Equal Rights

Paul Airo who has been married for almost seven years says the Bill is bound to be misused.

“I think it is important that we factor in aspects of our traditions and religions so that the Bill can have an African touch. Most of the aspects like pre and post-nuptial agreements are western ideals and they cannot work in a society like ours. That is why the West has high divorce rates,” he says.

But what’s in for the men?

Faith Waigwa, an advocate of the High Court of Kenya and Partner at Nungo, Oduor and Waigwa Advocates says it is a mistaken belief that women have been given more protection in the Bill and men have been forgotten.

“Save for the fact that a wife or wives in a customary marriage need to consent to their husband conducting a subsequent marriage, there is nothing else that attributes to women having more protection in this marriage Bill.

Section 3(2) of the Bill stipulates that parties to a marriage have equal rights at the time of the marriage, during the marriage and at the dissolution of marriage. This section favours both husband and wife without discriminating any of the spouses,” says Faith.

Protects First Wife

She adds; “When it comes to property, the Marriage Bill is silent on division of matrimonial property. Section 83 of the Bill only talks of the court intervening where a spouse disposes of a matrimonial property with a view of defeating or reducing maintenance which such a spouse has been ordered to pay.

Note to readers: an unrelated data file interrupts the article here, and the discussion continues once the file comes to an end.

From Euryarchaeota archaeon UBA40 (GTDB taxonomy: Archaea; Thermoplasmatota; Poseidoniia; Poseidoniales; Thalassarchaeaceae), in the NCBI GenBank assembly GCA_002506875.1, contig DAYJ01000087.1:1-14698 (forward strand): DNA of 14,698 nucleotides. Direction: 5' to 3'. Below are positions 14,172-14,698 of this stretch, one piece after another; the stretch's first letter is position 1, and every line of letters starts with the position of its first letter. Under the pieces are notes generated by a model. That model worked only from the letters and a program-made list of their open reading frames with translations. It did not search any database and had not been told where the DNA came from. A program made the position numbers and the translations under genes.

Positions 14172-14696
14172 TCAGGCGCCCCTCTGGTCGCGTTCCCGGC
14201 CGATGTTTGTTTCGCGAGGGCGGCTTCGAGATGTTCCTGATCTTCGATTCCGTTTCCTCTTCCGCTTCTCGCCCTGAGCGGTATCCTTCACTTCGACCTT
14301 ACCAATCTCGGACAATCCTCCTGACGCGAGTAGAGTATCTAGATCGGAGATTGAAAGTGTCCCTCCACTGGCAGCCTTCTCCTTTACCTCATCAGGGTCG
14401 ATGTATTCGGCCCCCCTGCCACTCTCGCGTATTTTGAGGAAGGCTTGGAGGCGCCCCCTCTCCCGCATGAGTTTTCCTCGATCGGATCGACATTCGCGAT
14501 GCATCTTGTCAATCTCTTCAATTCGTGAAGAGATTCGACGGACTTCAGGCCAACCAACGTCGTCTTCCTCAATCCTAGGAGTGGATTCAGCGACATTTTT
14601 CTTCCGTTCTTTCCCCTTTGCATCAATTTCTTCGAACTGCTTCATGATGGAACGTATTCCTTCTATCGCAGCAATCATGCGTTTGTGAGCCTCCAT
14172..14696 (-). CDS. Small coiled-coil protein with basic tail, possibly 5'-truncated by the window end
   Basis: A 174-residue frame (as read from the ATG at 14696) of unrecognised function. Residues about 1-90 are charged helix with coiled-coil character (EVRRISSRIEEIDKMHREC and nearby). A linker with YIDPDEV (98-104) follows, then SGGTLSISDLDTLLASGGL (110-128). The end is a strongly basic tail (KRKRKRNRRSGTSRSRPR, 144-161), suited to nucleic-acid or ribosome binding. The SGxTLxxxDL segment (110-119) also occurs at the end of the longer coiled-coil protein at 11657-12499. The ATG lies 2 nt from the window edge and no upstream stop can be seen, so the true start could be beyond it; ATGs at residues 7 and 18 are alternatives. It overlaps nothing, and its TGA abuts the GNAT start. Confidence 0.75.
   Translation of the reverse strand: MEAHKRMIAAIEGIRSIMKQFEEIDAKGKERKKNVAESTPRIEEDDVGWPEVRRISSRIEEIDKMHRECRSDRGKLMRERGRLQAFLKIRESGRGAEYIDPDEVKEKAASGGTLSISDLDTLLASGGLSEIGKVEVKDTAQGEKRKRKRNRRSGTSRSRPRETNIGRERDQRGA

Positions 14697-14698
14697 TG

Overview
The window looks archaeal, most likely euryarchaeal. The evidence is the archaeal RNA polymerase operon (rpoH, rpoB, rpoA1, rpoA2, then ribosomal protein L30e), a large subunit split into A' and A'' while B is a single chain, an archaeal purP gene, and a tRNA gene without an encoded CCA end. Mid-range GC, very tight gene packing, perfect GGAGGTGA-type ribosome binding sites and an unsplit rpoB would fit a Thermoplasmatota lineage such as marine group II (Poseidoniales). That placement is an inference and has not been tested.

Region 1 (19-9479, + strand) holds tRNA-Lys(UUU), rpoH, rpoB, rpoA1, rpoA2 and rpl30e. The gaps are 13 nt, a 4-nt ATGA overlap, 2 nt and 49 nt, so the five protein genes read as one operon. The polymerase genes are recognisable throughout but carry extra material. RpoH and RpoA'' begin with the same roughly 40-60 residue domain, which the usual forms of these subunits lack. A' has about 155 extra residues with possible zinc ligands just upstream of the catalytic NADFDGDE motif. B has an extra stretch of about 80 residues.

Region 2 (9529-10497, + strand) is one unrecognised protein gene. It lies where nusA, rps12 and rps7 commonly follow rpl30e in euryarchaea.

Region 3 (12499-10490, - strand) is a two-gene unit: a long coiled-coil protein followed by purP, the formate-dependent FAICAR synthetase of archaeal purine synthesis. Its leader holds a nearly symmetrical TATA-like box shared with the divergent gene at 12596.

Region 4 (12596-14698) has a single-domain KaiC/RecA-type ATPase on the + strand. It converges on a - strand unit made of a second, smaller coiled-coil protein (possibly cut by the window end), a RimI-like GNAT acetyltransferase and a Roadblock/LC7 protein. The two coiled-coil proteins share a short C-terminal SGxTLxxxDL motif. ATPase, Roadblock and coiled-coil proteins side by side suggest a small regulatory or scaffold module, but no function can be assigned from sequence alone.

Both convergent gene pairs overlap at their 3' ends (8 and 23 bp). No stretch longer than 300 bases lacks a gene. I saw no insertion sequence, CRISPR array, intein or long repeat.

However, by invoking section 3(2) of the Bill, a spouse can seek for division of matrimonial property stating that both spouses have equal rights in a marriage.”

She says the good aspect of the Bill is that it envisages that all kind of marriages will be registered. This will give an opportunity for customary marriages to be issued with certificates.

Pastor Linda Ochola-Adolwa of Mavuno Church says the Bill is progressive because it protects the first wife who is likely to lose out in a polygamous arrangement.

“Men could be up in arms over the section that requires them to compensate a woman if they promise to marry her and later change their mind. In my view, it underscores the seriousness of such a promise and will make the promise givers to be much more cautious before making any commitments. I feel however that the men are a little vulnerable because some women may claim to have been promised yet the man did not commit himself,” she opines.


“However, I don’t think the goal of the Bill is to make marriages work, but to protect women’s access to property that they have worked for within the marriage set up. That is a different intention. Women contribute to the property acquired by a family during a marriage, but are often unprotected with regard to access to that property. That decision-making power now becomes available to them. This is a good thing especially because when women are left destitute it also affects their children.”

Bill or no Bill, however, living together and enjoying a happy marriage life takes a lot of commitment and sacrifice.

“Essentially, marriage is a partnership. There is recognition that each partner adds value to the other’s life. In addition, each partner complicates the other’s life to a certain extent hence couples have to be willing to take what is good with what is not as good to build something greater than their individual selves. Commitment is key because if people bail out at the first sign of trouble, they don’t stay the course in order to reap the fruits of investing in the relationship,” pastor Linda concludes.